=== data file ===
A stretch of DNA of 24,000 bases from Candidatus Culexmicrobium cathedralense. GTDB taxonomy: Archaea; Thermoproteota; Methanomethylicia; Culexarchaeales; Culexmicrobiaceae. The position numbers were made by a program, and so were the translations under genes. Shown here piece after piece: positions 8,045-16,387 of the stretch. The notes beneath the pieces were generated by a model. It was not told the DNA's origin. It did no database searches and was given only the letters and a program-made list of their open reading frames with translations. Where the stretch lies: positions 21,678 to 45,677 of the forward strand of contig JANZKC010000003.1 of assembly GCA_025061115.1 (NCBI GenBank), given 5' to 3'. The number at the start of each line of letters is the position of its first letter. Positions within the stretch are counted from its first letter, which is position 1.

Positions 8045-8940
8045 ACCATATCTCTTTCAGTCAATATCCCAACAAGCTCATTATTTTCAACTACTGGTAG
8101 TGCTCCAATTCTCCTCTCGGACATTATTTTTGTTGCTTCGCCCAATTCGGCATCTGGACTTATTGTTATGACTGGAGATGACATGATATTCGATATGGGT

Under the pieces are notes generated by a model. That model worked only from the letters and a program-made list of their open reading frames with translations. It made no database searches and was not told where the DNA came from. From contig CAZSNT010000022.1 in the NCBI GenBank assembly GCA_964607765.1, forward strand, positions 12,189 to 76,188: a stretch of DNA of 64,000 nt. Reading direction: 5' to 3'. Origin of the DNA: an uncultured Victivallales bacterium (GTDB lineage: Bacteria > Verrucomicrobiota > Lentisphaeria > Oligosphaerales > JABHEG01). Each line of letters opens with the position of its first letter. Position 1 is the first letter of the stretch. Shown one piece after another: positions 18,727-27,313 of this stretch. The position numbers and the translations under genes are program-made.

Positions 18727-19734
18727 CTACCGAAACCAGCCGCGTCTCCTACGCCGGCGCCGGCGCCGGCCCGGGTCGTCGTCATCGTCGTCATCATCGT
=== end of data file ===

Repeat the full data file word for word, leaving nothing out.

A stretch of DNA of 24,000 bases from Candidatus Culexmicrobium cathedralense. GTDB taxonomy: Archaea; Thermoproteota; Methanomethylicia; Culexarchaeales; Culexmicrobiaceae. The position numbers were made by a program, and so were the translations under genes. Shown here piece after piece: positions 8,045-16,387 of the stretch. The notes beneath the pieces were generated by a model. It was not told the DNA's origin. It did no database searches and was given only the letters and a program-made list of their open reading frames with translations. Where the stretch lies: positions 21,678 to 45,677 of the forward strand of contig JANZKC010000003.1 of assembly GCA_025061115.1 (NCBI GenBank), given 5' to 3'. The number at the start of each line of letters is the position of its first letter. Positions within the stretch are counted from its first letter, which is position 1.

Positions 8045-8940
8045 ACCATATCTCTTTCAGTCAATATCCCAACAAGCTCATTATTTTCAACTACTGGTAG
8101 TGCTCCAATTCTCCTCTCGGACATTATTTTTGTTGCTTCGCCCAATTCGGCATCTGGACTTATTGTTATGACTGGAGATGACATGATATTCGATATGGGT

Under the pieces are notes generated by a model. That model worked only from the letters and a program-made list of their open reading frames with translations. It made no database searches and was not told where the DNA came from. From contig CAZSNT010000022.1 in the NCBI GenBank assembly GCA_964607765.1, forward strand, positions 12,189 to 76,188: a stretch of DNA of 64,000 nt. Reading direction: 5' to 3'. Origin of the DNA: an uncultured Victivallales bacterium (GTDB lineage: Bacteria > Verrucomicrobiota > Lentisphaeria > Oligosphaerales > JABHEG01). Each line of letters opens with the position of its first letter. Position 1 is the first letter of the stretch. Shown one piece after another: positions 18,727-27,313 of this stretch. The position numbers and the translations under genes are program-made.

Positions 18727-19734
18727 CTACCGAAACCAGCCGCGTCTCCTACGCCGGCGCCGGCGCCGGCCCGGGTCGTCGTCATCGTCGTCATCATCGT